Michael told me that current Orthodox leadership, accruing wealth from the tithes of subservient followers, is “drifting to the right, politically as well as religiously.” Many rabbis in New York City have taken up the banner of neoliberalism. “Every English-language Orthodox publication I know embraced Romney during the 2012 elections, decried national health insurance, blamed liberals for bribing the lower classes,” he said. “In Orthodox society, just as in America at large, the financial mismatch between the elite and the rest of us is ominously large.”Oh for crying out loud! Here's where it really ends up becoming a joke. What about the Satmar? Just this past few weeks, they endorsed Bill de Blasio, the Democratic candidate. If they could do that, there's others who could also support left-wing politics. Yes, there are Haredi movements that do support right-wing politics, even ones who've allowed terrible things to happen in their midst, but their economic structure is still socialist. The Shas party is a perfect example of this straddling two ideologies, yet managing to be more left than right. The article does say however:
Michael also notes that the problem is not confined to the extremists. “The same patterns of victim-blaming, covering up, idealizing the rabbis so that cover-ups aren’t even acknowledged, are found all across the spectrum of Orthodoxy,” he told me. “The Orthodox left was shamefully slow to react to Rabbi Baruch Lanner’s abuse or to the similar case of Rabbi Mordechai Elon.” Rabbi Lanner, a former New Jersey yeshiva high school principal, was found guilty in 2000 of sexually abusing dozens of teenage students over the decades of his tenure. Rabbi Elon, who had publicly denounced homosexuality, was convicted last August on two counts of forcible sexual assault on a male minor, following several years of reports of his abuse of young boys.Okay, they admit that the Orthodox left they speak of is also guilty, but I still think they're being harsher on the right, without even recognizing the socialist, Orwellian structure many Haredi societies go by. Don't they at least think that's odd? Any society that embraces those kind of mentalities is not what I call right-wing/conservative.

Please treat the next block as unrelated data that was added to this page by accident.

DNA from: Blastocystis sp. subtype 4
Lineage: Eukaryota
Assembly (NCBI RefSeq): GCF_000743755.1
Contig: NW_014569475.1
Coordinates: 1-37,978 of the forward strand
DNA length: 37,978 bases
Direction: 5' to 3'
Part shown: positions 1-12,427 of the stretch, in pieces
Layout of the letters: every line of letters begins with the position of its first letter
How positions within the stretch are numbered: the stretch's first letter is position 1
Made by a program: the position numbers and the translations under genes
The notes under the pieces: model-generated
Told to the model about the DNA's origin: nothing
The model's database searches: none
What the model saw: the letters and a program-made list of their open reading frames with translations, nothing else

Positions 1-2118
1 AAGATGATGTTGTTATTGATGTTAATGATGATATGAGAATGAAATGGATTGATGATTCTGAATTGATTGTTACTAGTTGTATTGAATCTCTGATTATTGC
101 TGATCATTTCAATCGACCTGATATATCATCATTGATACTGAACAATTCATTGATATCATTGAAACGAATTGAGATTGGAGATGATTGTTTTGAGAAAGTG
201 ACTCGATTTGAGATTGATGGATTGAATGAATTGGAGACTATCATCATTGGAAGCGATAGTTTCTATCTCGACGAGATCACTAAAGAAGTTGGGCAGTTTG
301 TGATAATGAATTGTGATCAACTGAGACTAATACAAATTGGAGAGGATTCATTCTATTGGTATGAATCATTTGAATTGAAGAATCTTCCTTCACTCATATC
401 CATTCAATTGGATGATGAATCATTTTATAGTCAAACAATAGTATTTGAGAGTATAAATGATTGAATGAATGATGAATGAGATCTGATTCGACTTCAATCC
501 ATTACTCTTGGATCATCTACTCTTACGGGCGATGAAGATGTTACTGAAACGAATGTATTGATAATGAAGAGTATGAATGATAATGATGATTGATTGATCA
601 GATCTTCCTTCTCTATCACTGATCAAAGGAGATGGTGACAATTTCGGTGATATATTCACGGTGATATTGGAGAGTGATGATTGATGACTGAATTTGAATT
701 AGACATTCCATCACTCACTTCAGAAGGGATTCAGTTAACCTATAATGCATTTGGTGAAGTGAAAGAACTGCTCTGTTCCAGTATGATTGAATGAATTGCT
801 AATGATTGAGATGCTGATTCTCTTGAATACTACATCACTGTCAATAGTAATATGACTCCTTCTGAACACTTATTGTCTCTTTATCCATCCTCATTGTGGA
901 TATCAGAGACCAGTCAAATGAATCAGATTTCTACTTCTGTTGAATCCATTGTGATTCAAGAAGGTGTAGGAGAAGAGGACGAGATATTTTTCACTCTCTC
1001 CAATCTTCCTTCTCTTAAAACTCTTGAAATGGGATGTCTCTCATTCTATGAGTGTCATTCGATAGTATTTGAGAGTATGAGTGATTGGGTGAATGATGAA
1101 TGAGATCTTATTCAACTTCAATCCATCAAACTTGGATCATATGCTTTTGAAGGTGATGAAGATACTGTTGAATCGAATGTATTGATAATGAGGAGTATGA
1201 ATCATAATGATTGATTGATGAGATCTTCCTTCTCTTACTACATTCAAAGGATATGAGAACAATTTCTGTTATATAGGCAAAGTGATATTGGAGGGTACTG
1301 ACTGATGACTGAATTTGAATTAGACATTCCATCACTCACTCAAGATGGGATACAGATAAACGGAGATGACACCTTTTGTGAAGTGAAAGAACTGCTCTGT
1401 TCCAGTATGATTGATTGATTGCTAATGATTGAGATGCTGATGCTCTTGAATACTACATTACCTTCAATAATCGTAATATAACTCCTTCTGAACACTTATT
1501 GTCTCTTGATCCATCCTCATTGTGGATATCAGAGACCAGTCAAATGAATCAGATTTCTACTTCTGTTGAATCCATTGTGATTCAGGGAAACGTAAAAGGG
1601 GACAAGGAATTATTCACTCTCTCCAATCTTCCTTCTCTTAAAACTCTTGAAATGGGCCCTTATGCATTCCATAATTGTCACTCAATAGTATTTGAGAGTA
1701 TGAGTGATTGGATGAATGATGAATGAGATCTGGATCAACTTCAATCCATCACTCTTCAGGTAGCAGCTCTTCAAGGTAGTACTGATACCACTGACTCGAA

At the end, they say:
Later Rabbi Rosenberg told me a story of being surrounded by young boys in Williamsburg. The boys cursed him, laughed at him, threatened him, and spat at him. He wondered how many of them would end up molested.Worse, how many of them could grow up to do the same? These were a bunch of hooligans he met, after all.
While the article has a lot to ponder, it's sad they let politics get the better of them, though I do realize some of them could technically support the right. But not Satmar, which has proven their capability of throwing weight behind Democrats for backing. Of course, the welfare issue is what they could've been clearer about, and how failure to work and study wider topics is just what's ruining many Haredis in communities like that. Maybe, in all their possible leftism, they just couldn't bring themselves to be more specific.